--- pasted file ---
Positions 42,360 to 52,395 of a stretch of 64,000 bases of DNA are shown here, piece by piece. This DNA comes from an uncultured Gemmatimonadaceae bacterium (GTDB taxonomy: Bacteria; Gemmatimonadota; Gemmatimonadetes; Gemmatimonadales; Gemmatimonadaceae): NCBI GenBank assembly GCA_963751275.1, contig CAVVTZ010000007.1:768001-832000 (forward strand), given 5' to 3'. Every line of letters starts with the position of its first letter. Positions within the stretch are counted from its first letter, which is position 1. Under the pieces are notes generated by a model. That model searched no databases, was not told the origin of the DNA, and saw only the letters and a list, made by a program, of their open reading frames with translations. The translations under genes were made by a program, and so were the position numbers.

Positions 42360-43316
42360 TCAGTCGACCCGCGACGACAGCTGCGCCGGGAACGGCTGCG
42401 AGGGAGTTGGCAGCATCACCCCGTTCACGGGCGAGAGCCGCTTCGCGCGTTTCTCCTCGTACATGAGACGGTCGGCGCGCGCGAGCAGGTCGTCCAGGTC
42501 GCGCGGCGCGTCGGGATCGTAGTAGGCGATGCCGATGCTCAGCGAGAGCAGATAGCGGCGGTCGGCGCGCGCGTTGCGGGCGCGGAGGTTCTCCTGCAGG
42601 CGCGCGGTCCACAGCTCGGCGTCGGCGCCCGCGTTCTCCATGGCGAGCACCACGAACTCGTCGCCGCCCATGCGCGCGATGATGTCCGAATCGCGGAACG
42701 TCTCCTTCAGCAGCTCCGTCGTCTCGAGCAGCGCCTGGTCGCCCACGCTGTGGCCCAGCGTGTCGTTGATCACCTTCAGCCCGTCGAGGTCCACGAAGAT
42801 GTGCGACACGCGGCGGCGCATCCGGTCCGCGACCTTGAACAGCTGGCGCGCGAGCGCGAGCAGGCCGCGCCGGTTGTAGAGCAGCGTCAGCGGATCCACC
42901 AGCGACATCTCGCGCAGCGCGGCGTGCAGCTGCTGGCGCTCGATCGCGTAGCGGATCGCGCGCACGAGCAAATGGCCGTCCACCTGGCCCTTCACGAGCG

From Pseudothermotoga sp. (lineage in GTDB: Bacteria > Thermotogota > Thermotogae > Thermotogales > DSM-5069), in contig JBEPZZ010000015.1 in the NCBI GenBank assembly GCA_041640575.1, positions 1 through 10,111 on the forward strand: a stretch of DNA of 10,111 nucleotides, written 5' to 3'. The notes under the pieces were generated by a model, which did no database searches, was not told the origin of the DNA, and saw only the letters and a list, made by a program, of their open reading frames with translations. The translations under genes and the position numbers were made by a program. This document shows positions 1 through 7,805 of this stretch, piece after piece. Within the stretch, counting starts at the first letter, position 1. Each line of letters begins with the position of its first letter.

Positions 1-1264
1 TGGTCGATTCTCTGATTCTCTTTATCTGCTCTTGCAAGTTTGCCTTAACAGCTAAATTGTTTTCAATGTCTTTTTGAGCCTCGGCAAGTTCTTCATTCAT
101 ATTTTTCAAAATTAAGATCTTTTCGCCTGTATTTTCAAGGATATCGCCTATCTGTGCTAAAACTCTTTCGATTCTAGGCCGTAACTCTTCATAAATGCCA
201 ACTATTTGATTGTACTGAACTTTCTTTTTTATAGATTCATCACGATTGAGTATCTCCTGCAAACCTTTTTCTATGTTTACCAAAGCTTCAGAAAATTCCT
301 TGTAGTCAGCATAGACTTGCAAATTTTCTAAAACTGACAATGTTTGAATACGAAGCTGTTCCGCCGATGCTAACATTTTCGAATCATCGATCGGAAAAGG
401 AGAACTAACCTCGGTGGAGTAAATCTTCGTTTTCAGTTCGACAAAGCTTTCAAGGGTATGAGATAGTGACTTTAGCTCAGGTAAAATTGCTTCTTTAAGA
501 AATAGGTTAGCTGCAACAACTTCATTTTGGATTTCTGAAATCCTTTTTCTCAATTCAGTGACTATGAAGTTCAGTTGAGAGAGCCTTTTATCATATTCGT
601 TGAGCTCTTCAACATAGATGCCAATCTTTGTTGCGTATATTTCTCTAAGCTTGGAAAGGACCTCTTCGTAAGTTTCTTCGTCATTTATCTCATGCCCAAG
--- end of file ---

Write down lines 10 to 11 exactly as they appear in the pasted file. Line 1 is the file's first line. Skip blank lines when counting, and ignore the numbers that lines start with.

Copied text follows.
From Pseudothermotoga sp. (lineage in GTDB: Bacteria > Thermotogota > Thermotogae > Thermotogales > DSM-5069), in contig JBEPZZ010000015.1 in the NCBI GenBank assembly GCA_041640575.1, positions 1 through 10,111 on the forward strand: a stretch of DNA of 10,111 nucleotides, written 5' to 3'. The notes under the pieces were generated by a model, which did no database searches, was not told the origin of the DNA, and saw only the letters and a list, made by a program, of their open reading frames with translations. The translations under genes and the position numbers were made by a program. This document shows positions 1 through 7,805 of this stretch, piece after piece. Within the stretch, counting starts at the first letter, position 1. Each line of letters begins with the position of its first letter.

Positions 1-1264